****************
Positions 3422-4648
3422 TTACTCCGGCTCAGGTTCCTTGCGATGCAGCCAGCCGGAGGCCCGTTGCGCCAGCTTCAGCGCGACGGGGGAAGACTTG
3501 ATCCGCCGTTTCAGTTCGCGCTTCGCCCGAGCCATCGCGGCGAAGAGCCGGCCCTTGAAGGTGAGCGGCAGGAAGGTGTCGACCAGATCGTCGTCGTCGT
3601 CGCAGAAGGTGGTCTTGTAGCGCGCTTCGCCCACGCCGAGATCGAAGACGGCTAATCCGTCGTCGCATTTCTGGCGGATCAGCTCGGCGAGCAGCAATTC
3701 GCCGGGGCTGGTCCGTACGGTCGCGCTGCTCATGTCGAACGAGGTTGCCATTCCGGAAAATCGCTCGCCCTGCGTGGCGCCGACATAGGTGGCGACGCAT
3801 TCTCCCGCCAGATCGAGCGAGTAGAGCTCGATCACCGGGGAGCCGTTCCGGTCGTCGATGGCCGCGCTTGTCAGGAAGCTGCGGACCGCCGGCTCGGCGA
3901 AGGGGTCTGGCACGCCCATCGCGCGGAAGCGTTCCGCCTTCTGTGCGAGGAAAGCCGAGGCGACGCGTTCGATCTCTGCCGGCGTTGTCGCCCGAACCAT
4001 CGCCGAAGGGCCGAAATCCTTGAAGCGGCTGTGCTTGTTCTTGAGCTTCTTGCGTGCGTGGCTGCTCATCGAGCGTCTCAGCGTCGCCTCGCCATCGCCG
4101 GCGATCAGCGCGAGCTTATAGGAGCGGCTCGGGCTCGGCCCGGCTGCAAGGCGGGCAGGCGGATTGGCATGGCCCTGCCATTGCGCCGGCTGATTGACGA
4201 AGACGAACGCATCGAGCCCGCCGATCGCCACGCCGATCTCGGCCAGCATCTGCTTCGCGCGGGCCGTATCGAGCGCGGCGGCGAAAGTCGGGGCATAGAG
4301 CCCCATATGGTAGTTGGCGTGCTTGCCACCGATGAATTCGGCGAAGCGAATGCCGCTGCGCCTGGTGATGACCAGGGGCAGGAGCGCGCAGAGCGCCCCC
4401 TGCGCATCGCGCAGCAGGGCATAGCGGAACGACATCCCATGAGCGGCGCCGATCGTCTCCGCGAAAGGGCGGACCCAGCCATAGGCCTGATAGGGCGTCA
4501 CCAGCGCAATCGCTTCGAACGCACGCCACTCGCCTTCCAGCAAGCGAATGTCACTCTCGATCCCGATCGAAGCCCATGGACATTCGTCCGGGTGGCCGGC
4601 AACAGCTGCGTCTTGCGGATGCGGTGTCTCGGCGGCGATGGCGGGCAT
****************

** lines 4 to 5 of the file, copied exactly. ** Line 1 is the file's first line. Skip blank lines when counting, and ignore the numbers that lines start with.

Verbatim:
3601 CGCAGAAGGTGGTCTTGTAGCGCGCTTCGCCCACGCCGAGATCGAAGACGGCTAATCCGTCGTCGCATTTCTGGCGGATCAGCTCGGCGAGCAGCAATTC
3701 GCCGGGGCTGGTCCGTACGGTCGCGCTGCTCATGTCGAACGAGGTTGCCATTCCGGAAAATCGCTCGCCCTGCGTGGCGCCGACATAGGTGGCGACGCAT